Participants, family members, and providers in the PACE environment should all be familiar with medications and medical conditions that increase the risk of falls. Medications—and their side effects—are one of the major causes of falls in the elderly. Because of the potential for injury when an older person falls, everyone in the PACE environment should be aware of which medications or conditions come with an increased risk of falls. When it’s possible, providers should seek safer alternative medications or even reduce medications to the lowest effective dose as a fall prevention strategy.
In the long-term care setting, the fall incidence percentage is severe—almost 50 percent. As SNF residents age, this percentage rises. The incidence rate of falls (number of falls per 100 person years) increases from 47 in older adults ages 70–74 to 121 in those that reach age 80.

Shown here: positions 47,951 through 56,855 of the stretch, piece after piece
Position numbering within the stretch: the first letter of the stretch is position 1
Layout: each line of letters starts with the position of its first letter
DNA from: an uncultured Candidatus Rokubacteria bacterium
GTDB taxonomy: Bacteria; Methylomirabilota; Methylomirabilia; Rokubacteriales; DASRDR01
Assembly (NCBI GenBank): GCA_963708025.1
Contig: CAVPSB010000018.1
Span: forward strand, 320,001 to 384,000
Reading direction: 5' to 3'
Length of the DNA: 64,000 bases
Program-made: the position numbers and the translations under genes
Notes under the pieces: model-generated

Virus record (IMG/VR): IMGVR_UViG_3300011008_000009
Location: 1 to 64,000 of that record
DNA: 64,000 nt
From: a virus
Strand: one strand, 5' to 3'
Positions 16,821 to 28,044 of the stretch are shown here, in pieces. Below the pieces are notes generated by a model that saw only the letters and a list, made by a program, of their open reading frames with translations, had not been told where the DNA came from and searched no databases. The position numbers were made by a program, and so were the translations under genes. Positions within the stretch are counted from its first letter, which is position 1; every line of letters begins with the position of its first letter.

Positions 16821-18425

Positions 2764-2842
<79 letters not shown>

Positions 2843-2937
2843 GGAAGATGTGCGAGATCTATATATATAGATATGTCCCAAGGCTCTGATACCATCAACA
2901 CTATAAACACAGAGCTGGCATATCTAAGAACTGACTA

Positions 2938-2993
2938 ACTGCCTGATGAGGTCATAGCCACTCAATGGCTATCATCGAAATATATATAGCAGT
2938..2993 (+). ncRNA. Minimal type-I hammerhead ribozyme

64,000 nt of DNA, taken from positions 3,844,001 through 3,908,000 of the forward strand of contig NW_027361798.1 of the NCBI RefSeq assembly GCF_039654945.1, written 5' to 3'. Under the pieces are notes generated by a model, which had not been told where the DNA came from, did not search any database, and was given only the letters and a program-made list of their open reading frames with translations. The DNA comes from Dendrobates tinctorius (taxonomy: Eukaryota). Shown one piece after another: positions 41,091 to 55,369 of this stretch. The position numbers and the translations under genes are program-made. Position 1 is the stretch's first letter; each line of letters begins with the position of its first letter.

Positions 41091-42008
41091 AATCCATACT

It’s well known that certain medications can increase fall risk—and that post-acute care pharmacy providers play a key role in mitigating that risk. Pharmacy providers must work alongside other members of the SNF’s multidisciplinary team to help lower fall risk among all residents.
Every healthcare provider knows that medication can contribute to falls, especially in older adults. Seventy-two percent of people ages 55 and older use at least one medication, with 20.3 percent of that group using four or more.
The high rate of medication usage in this population has led to a rise in adverse drug reactions (ADRs), a particular concern for long-term care providers, who are tasked with keeping residents out of the hospital.
With a growing aging population who are being prescribed an increased number of medications, an interdisciplinary approach to fall management is vital.